SES Report: Day 2

So the second day of the conference is drawing to a close. I am putting together this quick post to cover some of the basic events of the day before heading up the Googleplex to attend the Google Dance. Today I checked out 3 sessions:

  1. Blog & Feed Search SEO
  2. News Search SEO
  3. Meet the Blog & Feed Search Engines

As you can see, I remained focused on social search type stuff, reflecting my current bent. It amazes me how much new opportunity out there. If you missed the growndswell that ocurred when SEO took off, fear not, its all happening again. Blogs, News Search, and RSS feeds all offer marvelous oportunities to develop reams of new traffic to web sites.

Good content is king. Content equals traffic. Well more precisely put, smartly marketed content equals traffic. The number of opportunities can seem bewildering at first. You can get confused and not know where to focus your efforts. But ultimately the way you focus your efforts should be determined by what is best for your audience.

For example, if you are in a technically oriented business, you should check out Techmeme. Its a simple tech news site, or so it seems. But rockstar bloggers check it religously for new news. Get onto Techmeme, and you quickly become a player on Digg and the other related services.

The News Search session had some real nuggets. First and foremost, if you think that press releases is about getting links you are wrong. Google completely discounts and links it finds in a press release. They have no value. However, press releases can get you in front of the right audiences.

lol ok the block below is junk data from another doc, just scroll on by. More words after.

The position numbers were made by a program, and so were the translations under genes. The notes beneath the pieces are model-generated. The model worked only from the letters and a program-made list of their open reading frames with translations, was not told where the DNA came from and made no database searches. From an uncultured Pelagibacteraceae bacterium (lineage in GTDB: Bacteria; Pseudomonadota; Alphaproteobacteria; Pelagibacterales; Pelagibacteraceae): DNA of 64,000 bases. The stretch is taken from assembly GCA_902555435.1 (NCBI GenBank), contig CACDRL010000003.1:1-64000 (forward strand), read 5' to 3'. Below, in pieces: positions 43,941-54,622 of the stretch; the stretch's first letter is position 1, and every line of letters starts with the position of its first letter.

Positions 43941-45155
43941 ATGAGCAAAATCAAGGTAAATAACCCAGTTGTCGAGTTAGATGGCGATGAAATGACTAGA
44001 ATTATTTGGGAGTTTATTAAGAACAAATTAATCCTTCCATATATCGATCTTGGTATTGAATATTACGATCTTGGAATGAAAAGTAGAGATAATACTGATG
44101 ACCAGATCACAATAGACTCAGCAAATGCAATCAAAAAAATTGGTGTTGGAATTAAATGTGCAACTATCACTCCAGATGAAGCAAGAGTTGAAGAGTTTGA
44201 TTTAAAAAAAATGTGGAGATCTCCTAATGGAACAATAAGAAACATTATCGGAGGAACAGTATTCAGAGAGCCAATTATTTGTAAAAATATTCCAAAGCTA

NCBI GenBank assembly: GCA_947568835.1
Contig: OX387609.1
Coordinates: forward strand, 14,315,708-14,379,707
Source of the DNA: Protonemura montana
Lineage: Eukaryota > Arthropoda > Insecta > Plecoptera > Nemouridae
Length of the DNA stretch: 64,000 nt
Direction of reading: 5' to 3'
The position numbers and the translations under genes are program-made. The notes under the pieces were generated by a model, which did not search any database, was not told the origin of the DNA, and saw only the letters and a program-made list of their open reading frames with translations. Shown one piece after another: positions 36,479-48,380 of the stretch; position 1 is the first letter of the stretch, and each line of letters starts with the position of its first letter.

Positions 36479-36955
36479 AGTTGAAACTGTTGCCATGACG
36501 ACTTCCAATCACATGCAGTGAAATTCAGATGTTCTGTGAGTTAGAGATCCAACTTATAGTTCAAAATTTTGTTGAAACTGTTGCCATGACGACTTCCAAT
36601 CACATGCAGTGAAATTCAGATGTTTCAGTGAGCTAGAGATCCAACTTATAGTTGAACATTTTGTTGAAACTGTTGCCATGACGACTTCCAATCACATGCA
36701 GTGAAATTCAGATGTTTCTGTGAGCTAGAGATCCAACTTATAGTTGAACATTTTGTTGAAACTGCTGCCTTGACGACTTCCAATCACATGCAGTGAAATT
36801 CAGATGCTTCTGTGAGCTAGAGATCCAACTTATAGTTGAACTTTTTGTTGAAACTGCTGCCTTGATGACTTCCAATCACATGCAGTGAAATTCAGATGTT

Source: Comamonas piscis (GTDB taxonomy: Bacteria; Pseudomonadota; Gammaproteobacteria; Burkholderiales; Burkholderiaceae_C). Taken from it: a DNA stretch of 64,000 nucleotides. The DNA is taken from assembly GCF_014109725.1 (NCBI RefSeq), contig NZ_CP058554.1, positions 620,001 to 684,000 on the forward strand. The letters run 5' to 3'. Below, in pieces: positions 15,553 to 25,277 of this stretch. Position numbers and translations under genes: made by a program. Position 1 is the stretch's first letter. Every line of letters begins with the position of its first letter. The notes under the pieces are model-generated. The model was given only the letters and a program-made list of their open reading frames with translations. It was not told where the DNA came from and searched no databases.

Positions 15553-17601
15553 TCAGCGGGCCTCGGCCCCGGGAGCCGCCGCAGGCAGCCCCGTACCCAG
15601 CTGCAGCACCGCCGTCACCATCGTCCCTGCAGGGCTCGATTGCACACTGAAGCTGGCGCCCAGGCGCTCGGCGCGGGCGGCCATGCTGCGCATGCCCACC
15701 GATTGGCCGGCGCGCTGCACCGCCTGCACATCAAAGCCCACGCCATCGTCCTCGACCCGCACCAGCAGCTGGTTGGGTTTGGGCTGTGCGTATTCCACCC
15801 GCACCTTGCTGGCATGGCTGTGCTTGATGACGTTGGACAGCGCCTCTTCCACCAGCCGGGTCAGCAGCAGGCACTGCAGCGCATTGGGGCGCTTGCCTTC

There is a right and a wrong way to optimize press releases. Search keyword tools don’t cut it, because they report search volumes. The people who search in news sites use completely different terms. Use the built in features of Yahoo News and Google News that will show you the popular news search terms related to your press release.

Also interesting is finding out who the king is. It’s not Google. Yahoo News has more than 3 times the search volume of Google News. And does it all matter? You betcha. More people get their news online today in the US (31%) than from TV (28%). And why not? It’s easier, it’s faster, and it’s on demand.

And watch for the advent of IE7. This beauty incorporates an automatic discovery of RSS feeds. In addition, instead of showing cryptic XML files, IE7 will render the content like a web page. These things together threaten to make RSS fully accessible to the general public. While the IE7 release data is still not clear, its release could being about an explosion in the use of RSS.

If you have done a good job developing feeds and making them available on your sites you could be in great shape. RSS feeds help lock in users to your site.

Another day, and another dollar. Time to head out to the ‘Plex.

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